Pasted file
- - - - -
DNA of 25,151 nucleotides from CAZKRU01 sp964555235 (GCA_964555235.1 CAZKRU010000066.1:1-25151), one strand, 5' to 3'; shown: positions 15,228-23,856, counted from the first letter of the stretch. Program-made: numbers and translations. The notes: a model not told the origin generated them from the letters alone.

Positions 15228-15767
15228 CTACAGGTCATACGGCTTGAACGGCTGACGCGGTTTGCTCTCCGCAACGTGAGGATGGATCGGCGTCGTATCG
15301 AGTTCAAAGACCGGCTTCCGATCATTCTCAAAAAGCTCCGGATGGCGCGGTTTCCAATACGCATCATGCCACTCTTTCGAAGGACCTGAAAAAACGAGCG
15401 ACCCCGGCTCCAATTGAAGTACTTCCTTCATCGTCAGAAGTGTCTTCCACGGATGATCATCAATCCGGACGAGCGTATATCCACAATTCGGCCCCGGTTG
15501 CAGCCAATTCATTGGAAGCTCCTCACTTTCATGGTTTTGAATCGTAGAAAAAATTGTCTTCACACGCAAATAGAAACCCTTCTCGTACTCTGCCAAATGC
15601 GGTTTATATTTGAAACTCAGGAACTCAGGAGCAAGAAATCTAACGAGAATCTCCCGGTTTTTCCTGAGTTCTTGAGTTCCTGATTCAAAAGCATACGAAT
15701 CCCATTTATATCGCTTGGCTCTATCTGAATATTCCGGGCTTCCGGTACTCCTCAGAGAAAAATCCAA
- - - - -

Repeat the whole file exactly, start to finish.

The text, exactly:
DNA of 25,151 nucleotides from CAZKRU01 sp964555235 (GCA_964555235.1 CAZKRU010000066.1:1-25151), one strand, 5' to 3'; shown: positions 15,228-23,856, counted from the first letter of the stretch. Program-made: numbers and translations. The notes: a model not told the origin generated them from the letters alone.

Positions 15228-15767
15228 CTACAGGTCATACGGCTTGAACGGCTGACGCGGTTTGCTCTCCGCAACGTGAGGATGGATCGGCGTCGTATCG
15301 AGTTCAAAGACCGGCTTCCGATCATTCTCAAAAAGCTCCGGATGGCGCGGTTTCCAATACGCATCATGCCACTCTTTCGAAGGACCTGAAAAAACGAGCG
15401 ACCCCGGCTCCAATTGAAGTACTTCCTTCATCGTCAGAAGTGTCTTCCACGGATGATCATCAATCCGGACGAGCGTATATCCACAATTCGGCCCCGGTTG
15501 CAGCCAATTCATTGGAAGCTCCTCACTTTCATGGTTTTGAATCGTAGAAAAAATTGTCTTCACACGCAAATAGAAACCCTTCTCGTACTCTGCCAAATGC
15601 GGTTTATATTTGAAACTCAGGAACTCAGGAGCAAGAAATCTAACGAGAATCTCCCGGTTTTTCCTGAGTTCTTGAGTTCCTGATTCAAAAGCATACGAAT
15701 CCCATTTATATCGCTTGGCTCTATCTGAATATTCCGGGCTTCCGGTACTCCTCAGAGAAAAATCCAA